There’s a saying “you can’t put new wine in old bottles.” It is said that if you do, the wine will break/burst the bottles, you will lose the wine because it will spill, and you will lose the bottles because they will break/burst.
Similarly, if we continue to recycle the best of the worst service providers and put them in new high-end facilities to work, we will continue to lose – they will continue to bring the business down…
Recently we visited a hotel for dinner, we were in the company of an international traveller. I had been talking about a “new experience” to be had here and was keen to introduce my friend. I held my breath hoping that the experience I had six weeks prior was an isolated one.
During that visit, I requested to have my glass of wine changed no fewer than five times. It seemed like flying insects were attracted to the wine.
Eventually, the waiter brought over a paper napkin and asked me to cover the rim of the glass, which meant, that I only had the use of one hand. Whenever I removed my hand, the napkin moved away and insects took over the wine. Eventually I gave up on my attempt to enjoy a glass of wine.
This time, again the ambience was great, but the staff did not demonstrate the knowledge one would expect at such a high-end facility and my friend recognized it off the bat. We were given three menu options and it was only after we carefully selected our drinks, starters and main course and the waiter had taken our order to the kitchen that he was made aware that several items “on the menu” weren’t really “on the menu”. Even after we settled for alternatives some noteworthy offences were committed. Gin and tonic were served without lemon/lime. A good bartender would know that to serve gin and tonic there are some basic pointers: the glass – you set the pace with the right shaped glass. The ice – You need good quality ice that comes from filtered or pure water. The gin – Quality is a must. The tonic – A good tonic.
Rule of thumb is you double the amount of tonic to gin otherwise, flexed to taste. The garnish – A fresh garnish, the go-to being citrus. Finally, the finish – Stir, serve and enjoy – (reference WHICHGIN).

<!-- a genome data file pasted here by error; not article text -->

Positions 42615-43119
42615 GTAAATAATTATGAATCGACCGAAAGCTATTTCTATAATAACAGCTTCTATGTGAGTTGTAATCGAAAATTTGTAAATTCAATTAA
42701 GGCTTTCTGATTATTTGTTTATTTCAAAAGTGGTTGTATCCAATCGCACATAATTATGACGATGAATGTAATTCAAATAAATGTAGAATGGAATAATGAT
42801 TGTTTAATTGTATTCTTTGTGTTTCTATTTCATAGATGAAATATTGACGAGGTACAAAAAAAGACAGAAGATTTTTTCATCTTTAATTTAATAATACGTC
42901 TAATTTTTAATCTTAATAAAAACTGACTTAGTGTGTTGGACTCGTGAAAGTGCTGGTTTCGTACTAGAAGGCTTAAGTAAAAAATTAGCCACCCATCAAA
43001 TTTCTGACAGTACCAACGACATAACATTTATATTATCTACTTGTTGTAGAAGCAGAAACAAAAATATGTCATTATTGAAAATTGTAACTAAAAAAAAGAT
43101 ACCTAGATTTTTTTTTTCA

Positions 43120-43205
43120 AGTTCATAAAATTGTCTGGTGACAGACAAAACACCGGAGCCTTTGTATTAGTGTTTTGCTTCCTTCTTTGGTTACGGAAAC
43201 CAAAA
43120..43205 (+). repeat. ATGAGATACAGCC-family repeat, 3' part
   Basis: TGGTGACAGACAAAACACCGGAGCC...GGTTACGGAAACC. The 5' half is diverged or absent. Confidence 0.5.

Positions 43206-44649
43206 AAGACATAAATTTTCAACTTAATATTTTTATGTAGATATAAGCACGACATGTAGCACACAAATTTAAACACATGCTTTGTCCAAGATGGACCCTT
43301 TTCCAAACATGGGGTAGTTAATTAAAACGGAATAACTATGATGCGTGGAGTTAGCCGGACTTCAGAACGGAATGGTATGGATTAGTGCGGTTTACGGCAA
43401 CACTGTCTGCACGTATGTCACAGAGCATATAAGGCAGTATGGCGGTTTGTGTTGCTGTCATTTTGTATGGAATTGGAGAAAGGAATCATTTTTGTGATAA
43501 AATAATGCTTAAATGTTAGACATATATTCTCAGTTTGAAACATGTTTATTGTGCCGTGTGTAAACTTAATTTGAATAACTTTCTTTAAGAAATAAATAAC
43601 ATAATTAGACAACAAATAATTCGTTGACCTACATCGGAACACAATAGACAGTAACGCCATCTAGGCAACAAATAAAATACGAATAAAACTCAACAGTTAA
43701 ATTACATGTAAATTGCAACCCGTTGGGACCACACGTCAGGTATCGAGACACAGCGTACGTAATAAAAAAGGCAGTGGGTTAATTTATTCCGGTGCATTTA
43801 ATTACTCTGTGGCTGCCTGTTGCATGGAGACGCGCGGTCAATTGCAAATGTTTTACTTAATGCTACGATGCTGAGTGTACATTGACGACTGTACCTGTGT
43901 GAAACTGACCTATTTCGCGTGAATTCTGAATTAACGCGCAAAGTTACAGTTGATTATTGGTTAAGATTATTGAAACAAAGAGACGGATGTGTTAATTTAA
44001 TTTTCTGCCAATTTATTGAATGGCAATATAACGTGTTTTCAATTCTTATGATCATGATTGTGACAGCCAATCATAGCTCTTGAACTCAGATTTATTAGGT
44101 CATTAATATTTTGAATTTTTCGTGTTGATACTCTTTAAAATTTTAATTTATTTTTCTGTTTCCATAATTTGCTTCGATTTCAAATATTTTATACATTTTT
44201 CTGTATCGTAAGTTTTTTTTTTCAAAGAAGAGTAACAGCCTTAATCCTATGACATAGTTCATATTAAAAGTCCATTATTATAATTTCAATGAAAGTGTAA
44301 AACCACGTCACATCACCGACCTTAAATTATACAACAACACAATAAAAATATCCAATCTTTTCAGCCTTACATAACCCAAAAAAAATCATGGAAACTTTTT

According to the Waiter/Bartender, the citrus was omitted because it was not asked for.
Next, we were served sushi without chopsticks. They apologized for being out of chopsticks.
Some people love sushi and for others, well, it’s more about the experience. While sushi should be eaten with your hand in certain situation, if a restaurant expects you to eat with your hand, it is expected that you will be provided with an extra towel to clean your hand between sushi.
However, if the customer is after the experience, no chopsticks affect the experience.
Finally, the lamb was served without mint. When mint was requested, the waiter returned with garlic sauce, stating it was the chef’s recommendation. According to the “Flavor Network and the Principles of Food Pairings”, an article which was published by researchers in Scientific Reports in 2011, “roasted and grilled lamb has a flavour unlike any other cooked meat, distinguished by the release of volatile aroma compounds in the fat during cooking. The majority of these compounds are branched-chained fatty acids (BCFAs). Mint is rich in branched-chain ketones, which are chemically related to lamb’s BCFAs and have similar, though not identical, aromas. This means, according to the theory of food pairing, that lamb and mint are a scientific match.” It was another “shake our heads” moment.
I vaguely remembered a comment some years ago that created a stir when a politician implied that police officers who have never travelled outside of St. Vincent and the Grenadines shouldn’t be assigned to the Immigration Department. It was a solid suggestion and one I fully support.
The sad reality is, there is the “Vincy service standard” and then there is the “international service standard”. We are all excited about the prospects of several new hotels that are in the works. We hope that they will attract international travellers, many of whom will only give us one chance to create an “international standard impression”. International standards aren’t going to come down to meet our limited knowledge and subpar service, we must come up to it. It is an individual’s responsibility, as well as a collective responsibility.